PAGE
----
The Low Intensity Tactical Emitter (LITE) was intended to be a low intensity illumination tool for SOCOM elements to use during breeching operations while using night vision devices (NVD’s).

The LITE technical manual states the following…

Purpose of Equipment:
The LITE provides an easy to mount, multi-use, low intensity, visible light source. Mounting the LITE is easily accomplished by using the integral rail grabber mounting bracket, which enables the device to be attached directly to a MIL-STD-1913 Rail Interface System (RIS) without the use of tools.

Contents of the box: the LITE device, CR123 battery and technical manual.

To install the battery, you push in on the emitter head and turn counter-clockwise. The emitter head then comes off. Install battery. Reverse process to reinstall the emitter head.

LITE installed on a Colt LE6920 SOCOM Knights Armament rail adapter system. The LITE is set on ‘Lo’ power.

The complaint from the field was that weapon mounted lights in use at the time were washing out NVD’s and compromising unaided night vision also.

This profile shot shows the three power settings for the LITE…Hi, Lo and Off. The green dot indicates the LED color.
TM.page showing the various power settings for the LITE.
LITE mounted on my Colt 2018 LE6920SOCOM

These were apparently issued in small numbers, quickly feel out of favor and were passed on to conventional units or just never issued on a regular basis. I found reference of brief use of the LITE by units on shotguns before being completely dismissed by the services.

LITE mounted on the Colt 2018 SOCOM and in the ‘Off’ setting.

The image below shows the illumination provided by the LITE. This photo was shot in zero light with illumination provided by the LITE only. In the photo, I am point the Colt 2018 LE6920SOCOM at a door knob from a stand-off distance of about three feet.

I hope you found this quick look at a unique piece of SOCOM small arms history interesting.

4 Comments

  1. ptmn says:

    Another piece of useless equipment, which was so useless it didn’t even get issued to us the entire time I was in Group. Regardless, I’m sure some General in the Procurement section of the Army got a good kickback for that item. Kind of like the General that procured Interceptor Body Armor over the superior Dragon Skin Body Armor…then got a cush gig with insanely high pay with Interceptor Body Armor as soon as he retired from the Army.

    For low intensity light, we just used the “runway” light feature (small LED’s) on our M900 Surefire M4 light, or the light on our Surefire helmet mounted illuminator. Even if that The Low Intensity Tactical Emitter (LITE) had been issued to us, none of my operators would have fielded it, since our M4’s were already cluttered with the LA-5/PEQ-15 and other essential accessories. I should have weighed my SOPMOD M4 before I retired from service. That thing was heavier than my M14 after all the mission essential gear was attached.

    I rank the value of the Low Intensity Tactical Emitter (LITE) about the same as a chicken wire canoe

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    1. Brent says:

      Thanks for your feedback. I agree that it probably isn’t the most useful piece of equipment. I’m a sucker for these early GWOT pieces of equipment. My other sickness is collecting early SOPMOD components.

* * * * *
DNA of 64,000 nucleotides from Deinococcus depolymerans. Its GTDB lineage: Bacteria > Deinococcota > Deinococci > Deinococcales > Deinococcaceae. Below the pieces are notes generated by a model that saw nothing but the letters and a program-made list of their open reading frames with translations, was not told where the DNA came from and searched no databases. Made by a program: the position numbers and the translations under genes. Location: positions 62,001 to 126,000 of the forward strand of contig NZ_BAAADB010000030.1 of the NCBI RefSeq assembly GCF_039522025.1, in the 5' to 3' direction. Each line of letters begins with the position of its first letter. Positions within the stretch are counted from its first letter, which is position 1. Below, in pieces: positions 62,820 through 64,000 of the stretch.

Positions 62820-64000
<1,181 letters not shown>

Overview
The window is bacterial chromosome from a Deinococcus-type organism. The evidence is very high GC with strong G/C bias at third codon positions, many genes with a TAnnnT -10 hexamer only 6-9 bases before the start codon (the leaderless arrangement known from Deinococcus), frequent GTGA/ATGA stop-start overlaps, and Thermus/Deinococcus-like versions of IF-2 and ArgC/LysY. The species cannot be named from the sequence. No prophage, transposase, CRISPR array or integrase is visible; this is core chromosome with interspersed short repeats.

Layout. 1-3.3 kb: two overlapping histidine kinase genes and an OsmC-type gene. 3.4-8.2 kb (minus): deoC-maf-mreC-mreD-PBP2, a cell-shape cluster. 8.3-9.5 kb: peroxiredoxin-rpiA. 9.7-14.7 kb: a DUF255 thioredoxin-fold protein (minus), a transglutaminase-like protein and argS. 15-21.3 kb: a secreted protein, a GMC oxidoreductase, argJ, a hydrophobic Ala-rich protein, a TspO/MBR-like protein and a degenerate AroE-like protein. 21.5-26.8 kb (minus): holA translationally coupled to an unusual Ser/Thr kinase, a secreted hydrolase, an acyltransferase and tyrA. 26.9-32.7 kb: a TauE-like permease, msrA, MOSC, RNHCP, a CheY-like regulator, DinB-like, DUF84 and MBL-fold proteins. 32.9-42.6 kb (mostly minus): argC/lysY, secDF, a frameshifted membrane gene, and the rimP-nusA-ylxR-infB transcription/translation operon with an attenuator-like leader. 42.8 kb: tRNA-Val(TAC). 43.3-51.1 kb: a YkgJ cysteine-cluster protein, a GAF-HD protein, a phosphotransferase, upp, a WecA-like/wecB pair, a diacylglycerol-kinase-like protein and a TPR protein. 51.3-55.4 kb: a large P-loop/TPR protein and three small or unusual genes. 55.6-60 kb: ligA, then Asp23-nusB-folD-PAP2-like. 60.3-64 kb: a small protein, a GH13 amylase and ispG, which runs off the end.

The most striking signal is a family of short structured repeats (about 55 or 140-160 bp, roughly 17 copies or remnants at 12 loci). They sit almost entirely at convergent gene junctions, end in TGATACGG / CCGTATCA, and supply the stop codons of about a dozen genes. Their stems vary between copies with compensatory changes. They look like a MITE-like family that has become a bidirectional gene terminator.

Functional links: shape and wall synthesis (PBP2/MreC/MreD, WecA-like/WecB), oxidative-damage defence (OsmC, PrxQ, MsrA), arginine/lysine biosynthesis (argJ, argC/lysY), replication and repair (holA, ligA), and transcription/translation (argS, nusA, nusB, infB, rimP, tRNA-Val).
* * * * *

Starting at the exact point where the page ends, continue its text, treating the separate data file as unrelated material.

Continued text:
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      1. ptmn says:

        Brent,
        You definitely have expensive taste in collecting SOPMOD components, but on the other hand, the majority of those components are tried and true. They definitely test the waters on the buy once cry once theory, since buying a PEQ15 from some place like Optics Pl would set you back about $1700. An EOTech or M68 another 4 or 5 bills, but both fully functional. I never jumped on the EOTech thermal shift bandwagon, since my EOTechs all cooked in REVAS, HMMWV’s and RG31’s in the sandbox with no change in zero. I never store my rifles inside of steel smelting furnaces or baking ovens, so I never worried about a thermal shift. Definitely stay away from the SOPMOD Trijicon Reflex Sight, those all stayed in the S4 room and never deployed with us for good reason.
        ACOG’s are good and bad. For military, they are a great SOPMOD item, since once the Tritium goes bad, we can send it to the OMS, FMS or SASC for new Tritium or a new unit. As a civilian, to send one back to Trijicon to have the Tritium replaced, they charge over 4 bills…for a 5 bill sight? Nope, not for me.
        I never did use any of the hi-speed slings they procured for us. Instead, I use a simple design I came up with that includes a quick release that I have my boot cobbler sew up. Those cost me about 5 bucks in parts and 5 bucks for the cobbler to sew for a total of 10 bucks. Those slings served me well on multiple trips overseas. My team guys were always bugging me to have more made for them. Same cobbler used to sew up my helicopter retension leash for flying doors open on HAF missions, those were another simple design that cost less than 10 bucks to have made. One of these days, I’ll send Shawn a diagram to post on the site, so others can have their own slings built…but I’ll skip on the retension leashes, since I don’t see any civilians flying open doors in an assault bird any time soon.

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        1. Brent says:

          My interest doesn’t really go past Block 1 to 1.5/Phased Replacement. Everything that I have is either like new or new and complete. I am actually going to do a series of short write-ups here on each of the items (KAC 300m buis, Trijicon RX01NSN reflex sights, AN/PEQ-5 Carbine Visible Laser (CVL), Insight Visible Bright Light (VBL), etc.) It may end up being a bitnof a walk through memory lane for you. Lol.

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